Other Voices

In defense of the financial professional

Apr 8, 2012 @ 12:01 am

By Robert Miller

When Greg Smith famously submitted his Goldman Sachs indictment-cum-resignation letter via the editorial pages of The New York Times, columnists writing in Newsweek, The Wall Street Journal, Forbes and other publications replied with a collective shrug.

The consensus view is that it comes as no surprise that a for-profit firm is in business to make money.

Yet in other circles, Mr. Smith's letter aimed a spotlight at the relationships between financial professionals and their clients. Some fee-only financial advisers cited his letter as evidence for the need for a government-imposed universal fiduciary duty for all advisers.

But the truth is, not all financial professionals are hewn from the same cloth. For instance, members of the National Association of Insurance and Financial Advisors and their colleagues serve clients in their hometowns across the country.

They provide needed financial services and advice to people who lack the resources or desire to work with a multinational investment bank or even a wealth management firm. They are Main Street, not Wall Street.

Nearly 60% of NAIFA members' clients earn $100,000 a year or less, according to research by LIMRA International Inc.

ADVICE FOR THE COMMON MAN

These are schoolteachers, office workers and other middle-income Americans who turn to agents and advisers to purchase insurance, annuities, mutual funds or retirement products. They are small-business owners who rely on agents and brokers for human resources, employee benefits and succession-planning services.

NAIFA members still meet face to face with their clients and speak with them on the phone. Relationships are their business.

They stay in business because their clients grow to trust them, returning for products and services year after year and referring friends, colleagues and family members. Many NAIFA advisers have served the same clients for decades or even across multiple generations within families.

They don't earn that kind of loyalty by not looking out for their clients' interests or by treating their clients poorly. I could argue that a threat to these advisers' reputations serves as a more potent regulator than the Securities and Exchange Commission or any other government agency.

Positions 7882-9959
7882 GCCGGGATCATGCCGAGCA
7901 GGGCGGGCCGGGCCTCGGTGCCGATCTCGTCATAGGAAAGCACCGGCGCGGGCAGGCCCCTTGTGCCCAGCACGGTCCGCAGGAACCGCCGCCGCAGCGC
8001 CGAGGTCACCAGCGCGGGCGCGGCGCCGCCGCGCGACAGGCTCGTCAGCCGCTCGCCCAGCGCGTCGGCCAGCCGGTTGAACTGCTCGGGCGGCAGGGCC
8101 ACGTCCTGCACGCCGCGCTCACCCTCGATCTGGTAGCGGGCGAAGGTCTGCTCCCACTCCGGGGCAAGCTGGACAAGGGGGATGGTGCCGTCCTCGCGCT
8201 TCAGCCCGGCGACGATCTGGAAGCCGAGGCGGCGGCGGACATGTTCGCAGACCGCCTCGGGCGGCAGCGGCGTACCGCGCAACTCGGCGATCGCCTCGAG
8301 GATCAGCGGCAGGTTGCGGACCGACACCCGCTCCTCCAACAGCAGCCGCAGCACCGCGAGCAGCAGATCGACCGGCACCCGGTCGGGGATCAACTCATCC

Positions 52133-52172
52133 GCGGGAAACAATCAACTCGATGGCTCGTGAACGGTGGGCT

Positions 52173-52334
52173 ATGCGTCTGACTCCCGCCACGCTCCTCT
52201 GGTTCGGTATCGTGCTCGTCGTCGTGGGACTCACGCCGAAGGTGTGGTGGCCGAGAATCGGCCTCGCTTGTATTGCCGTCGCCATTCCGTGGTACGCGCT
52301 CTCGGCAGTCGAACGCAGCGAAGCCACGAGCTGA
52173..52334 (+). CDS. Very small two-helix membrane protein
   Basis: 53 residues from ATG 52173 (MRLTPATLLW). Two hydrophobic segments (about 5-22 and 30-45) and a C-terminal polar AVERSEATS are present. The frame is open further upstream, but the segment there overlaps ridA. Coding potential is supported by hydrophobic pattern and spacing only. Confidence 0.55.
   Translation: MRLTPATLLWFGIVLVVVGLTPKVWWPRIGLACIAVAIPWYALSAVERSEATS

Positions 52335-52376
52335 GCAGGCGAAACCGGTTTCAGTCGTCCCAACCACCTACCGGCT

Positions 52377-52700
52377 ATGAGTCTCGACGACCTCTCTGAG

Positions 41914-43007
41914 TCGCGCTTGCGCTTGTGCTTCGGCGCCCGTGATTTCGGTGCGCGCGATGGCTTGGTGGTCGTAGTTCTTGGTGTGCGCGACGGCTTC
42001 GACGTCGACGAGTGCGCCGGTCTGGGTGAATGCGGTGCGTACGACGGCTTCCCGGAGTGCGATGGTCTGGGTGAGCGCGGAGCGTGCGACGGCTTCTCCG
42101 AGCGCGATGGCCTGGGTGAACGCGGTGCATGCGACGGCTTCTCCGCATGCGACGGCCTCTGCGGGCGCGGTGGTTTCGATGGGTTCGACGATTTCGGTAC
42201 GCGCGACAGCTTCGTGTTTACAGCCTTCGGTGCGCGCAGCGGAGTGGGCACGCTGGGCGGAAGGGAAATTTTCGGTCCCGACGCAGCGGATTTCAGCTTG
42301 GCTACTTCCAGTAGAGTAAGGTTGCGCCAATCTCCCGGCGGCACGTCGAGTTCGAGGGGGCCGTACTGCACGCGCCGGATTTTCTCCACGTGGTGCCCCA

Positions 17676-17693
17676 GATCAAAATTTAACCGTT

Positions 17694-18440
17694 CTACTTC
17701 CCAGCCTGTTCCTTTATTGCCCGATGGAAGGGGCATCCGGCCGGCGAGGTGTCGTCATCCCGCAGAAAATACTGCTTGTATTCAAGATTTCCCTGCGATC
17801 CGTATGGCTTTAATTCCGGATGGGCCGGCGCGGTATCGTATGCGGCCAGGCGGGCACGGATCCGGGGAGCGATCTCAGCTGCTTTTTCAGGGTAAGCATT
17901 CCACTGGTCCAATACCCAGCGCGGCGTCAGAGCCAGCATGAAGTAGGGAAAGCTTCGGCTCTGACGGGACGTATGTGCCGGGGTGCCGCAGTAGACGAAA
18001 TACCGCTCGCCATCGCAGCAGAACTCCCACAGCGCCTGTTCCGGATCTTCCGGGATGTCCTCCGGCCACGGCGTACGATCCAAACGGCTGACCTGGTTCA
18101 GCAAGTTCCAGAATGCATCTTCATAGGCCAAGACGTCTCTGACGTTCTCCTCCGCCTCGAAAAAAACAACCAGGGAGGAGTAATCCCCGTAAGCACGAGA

In fact, the SEC has never shown any evidence that our advisers aren't working in the best interests of clients. We don't fear the obligations of a fiduciary duty so much as the added regulatory and cost burdens of a poorly conceived fiduciary rule — burdens that could threaten our business model and make it impossible for us to serve our middle-market clients.

We support regulations to protect consumers. We need them to ensure the integrity of our industry and to protect our clients from less scrupulous people who may not make the same investments in their careers or work as hard as NAIFA members to build trusting relationships.

We just need to make sure that they are intelligent regulations.

That is why it is important that any fiduciary rule imposed on agents or advisers addresses real problems, provides clear consumer benefits and doesn't drive up costs in a way that could deprive middle-income Americans of investment advice and products that have served them well for decades.

It is easy to overreact to charges as inflammatory as those made by Mr. Smith. It is crucial as politicians devise rules and regulations to rein in perceived abuses that they take great care to avoid harming the small-business owners, the schoolteachers, the office workers and everyone else who makes up Main Street America.

Robert Miller is president of the National Association of Insurance and Financial Advisors and a partner at Miller-Pomerantz and Associates.

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